The Eagle Huntress Reviews
Interesting and compelling, a fascinating look into mongolian eagle hunting.
despite the fact the tradition has been handed down by men for generations she intends to break that mold and show that girls can be just as brave and courageous
her mother even feels that a woman has the right to choose her happiness and for this girl she wants to do just that
the film is so astonishingly shot in this almost barren landscape; we see the peoples live their lives the way they do and how in tune with nature they are
the eagle hunter competition is a big deal for this part of the world and has its contestants show their skills with their birds
Daisy Ridley wonderfully narrates Aisholpan's life from her home to her school to following in her father's footsteps taming her own eagle
it's a rough journey to be successful mastering the animal as well as the elements
not an ordinary documentary but a very inspiring one looking beautiful while telling a unique story of one person breaking tradition as well as changing it
I remember when this film was considered for the Oscars race. But some people were saying everything from the film was staged, instead of reality. I was like, had no idea what to say for such accusation since I haven't seen it yet. That's when I just had watched 'Brothers of the Wind', an Austrian documentary style feature film on the almost similar theme. So I had lots of expectation on this one, but now, after watching, in fact, while watching itself got frustrated by it and also very happy it did not make into the Oscars.
I expected a Mongolian tale and yes, it was, but about a Kazakh family. Except the subtitle for the language spoken in the film, there was an English narration that voiced by Daisy Ridley in the background to explain the events properly. Because this is not an interview kind of documentary, but follows a couple of characters to their adventures. Yep, almost entire film did not look like a natural event, but pre-planned. It's a directional debut for the filmmaker. Definitely he has the capacity, but did not pick the right theme.
It's about a nomad family living in the nowhere of Mongolian grassland. The film opened with by saying the eagle training art is older than many historic events and its people the region has seen. So this little family has no son since the art is only passed on to them for generations. But the 13-year-old Aisholpan is interested to follow her father's footstep. That's where it all begins when she begins her training, following to have her own bird before competing in the biggest annual event in the nation.
I don't know when the last time I rated a film this low, especially for a documentary film, probably this one is the first. I hated everything about the film since I'm a big animal fan. Lots of people who saw it appreciating without the brain. I wonder, would they all appreciated as well the abduction films like 'Taken from Me: The Tiffany Rubin Story', 'Abducted: The Carlina White Story' et cetera for not revealing the truth, but the crime committed in it, just like an eaglet was abducted in this.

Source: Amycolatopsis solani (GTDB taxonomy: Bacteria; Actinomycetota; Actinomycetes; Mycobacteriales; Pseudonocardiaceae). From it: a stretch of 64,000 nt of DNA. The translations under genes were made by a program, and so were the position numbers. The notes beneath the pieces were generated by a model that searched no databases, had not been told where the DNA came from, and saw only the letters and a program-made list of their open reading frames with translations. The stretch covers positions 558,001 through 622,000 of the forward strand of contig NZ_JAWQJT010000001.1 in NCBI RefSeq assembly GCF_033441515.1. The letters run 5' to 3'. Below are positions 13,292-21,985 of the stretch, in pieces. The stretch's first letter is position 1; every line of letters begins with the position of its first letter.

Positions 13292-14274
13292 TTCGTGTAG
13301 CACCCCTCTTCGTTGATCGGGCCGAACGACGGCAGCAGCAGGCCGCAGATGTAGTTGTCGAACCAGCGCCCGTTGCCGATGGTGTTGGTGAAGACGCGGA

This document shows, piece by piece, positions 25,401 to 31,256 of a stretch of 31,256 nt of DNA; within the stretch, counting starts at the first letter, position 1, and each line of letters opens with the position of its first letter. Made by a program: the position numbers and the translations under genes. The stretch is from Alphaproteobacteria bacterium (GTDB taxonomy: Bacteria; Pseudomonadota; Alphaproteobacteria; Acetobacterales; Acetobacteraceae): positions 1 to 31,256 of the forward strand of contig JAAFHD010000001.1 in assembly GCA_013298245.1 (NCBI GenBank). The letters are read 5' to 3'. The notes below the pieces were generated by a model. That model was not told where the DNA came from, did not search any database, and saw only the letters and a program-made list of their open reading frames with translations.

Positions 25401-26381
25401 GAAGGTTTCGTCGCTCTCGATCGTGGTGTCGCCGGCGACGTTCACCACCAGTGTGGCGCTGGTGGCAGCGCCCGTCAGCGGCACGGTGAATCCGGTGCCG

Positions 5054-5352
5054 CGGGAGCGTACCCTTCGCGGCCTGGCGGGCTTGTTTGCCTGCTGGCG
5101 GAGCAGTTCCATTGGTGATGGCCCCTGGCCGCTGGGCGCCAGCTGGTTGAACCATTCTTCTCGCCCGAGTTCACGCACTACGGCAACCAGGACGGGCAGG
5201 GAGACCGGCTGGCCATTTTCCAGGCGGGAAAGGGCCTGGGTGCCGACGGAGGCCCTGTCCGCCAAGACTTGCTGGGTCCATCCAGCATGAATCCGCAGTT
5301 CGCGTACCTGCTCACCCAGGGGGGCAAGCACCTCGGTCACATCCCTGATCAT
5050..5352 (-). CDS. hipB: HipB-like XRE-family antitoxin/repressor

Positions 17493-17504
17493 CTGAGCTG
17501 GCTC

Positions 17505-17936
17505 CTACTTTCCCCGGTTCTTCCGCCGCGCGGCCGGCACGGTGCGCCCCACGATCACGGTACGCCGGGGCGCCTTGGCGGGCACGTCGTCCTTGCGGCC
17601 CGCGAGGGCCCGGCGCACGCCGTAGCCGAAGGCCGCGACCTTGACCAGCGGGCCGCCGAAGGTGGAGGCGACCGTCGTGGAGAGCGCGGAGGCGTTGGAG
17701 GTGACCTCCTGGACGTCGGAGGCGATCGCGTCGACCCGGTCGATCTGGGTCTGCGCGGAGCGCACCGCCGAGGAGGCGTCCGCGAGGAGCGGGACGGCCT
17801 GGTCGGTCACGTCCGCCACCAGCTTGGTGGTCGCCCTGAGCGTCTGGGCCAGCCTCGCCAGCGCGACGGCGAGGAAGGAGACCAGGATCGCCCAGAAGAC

For me it looked like about an animal abuse and animal slavery. Everything they did in the film were for pleasure, for the record, for honour and of course for the film-making. Since humans are civilised and at present in the modern world, we had ended many inhumane practices and this is one of them should be abolished as soon as possible.
If a farmer uses a cattle (domestic animal) in his field means he's intended to feed the millions. So do you think snatching an eaglet (wild animal) and training it would do the same or any worth. In fact, it is to kill other animals, like the fox. If an eagle hunts a fox in the natural world, that's very natural, but doing it for human is a big imbalance. DON'T SUPPORT SUCH FILM GUYS. Hats off to the Academy Awards for snubbing it. The competition that showed in the film was good, but I really heart broken when they went on to prove even more than that in the third act.
It is not an inspiring film, but disgusting. If people/animal fans go after on a fiction feature film like 'Wiener-Dog' for depicting animal(s) badly, why not this documentary film based on the live- real. Please don't show it to the little kids. This film joins the list of those a very few I hate badly such as 'Man vs. Wild'. I regret watching it, but I would have not known such bad practice is still exists in the 21st century. If you are an animal lover like me, stay away from it. Instead, I highly, strongly recommend a beautiful, inspiring, message film 'Brothers of the Wind'. So totally ignorable film.
The use of various small digital cameras with high-tech capabilities made for a tremendously beautiful film. Drone footage over the countryside of Mongolia is magnificent as well as some Go-Pro footage directly from the body of an eagle swooping over the terrain. Neither was overused but merely added to the overall texture of the story unfolding over a long period of time. And I cannot think of another father-daughter film that really warmed me like this one did. 'The Eagle Huntress' really packs a good dose of feminist punch for anyone who feels the need to see more positive female energy in film - or in life in general.
This documentary is amazing and Aisholpan is an inspiration. She is lucky to have been born to enlightened parents willing to let her pursue her dreams.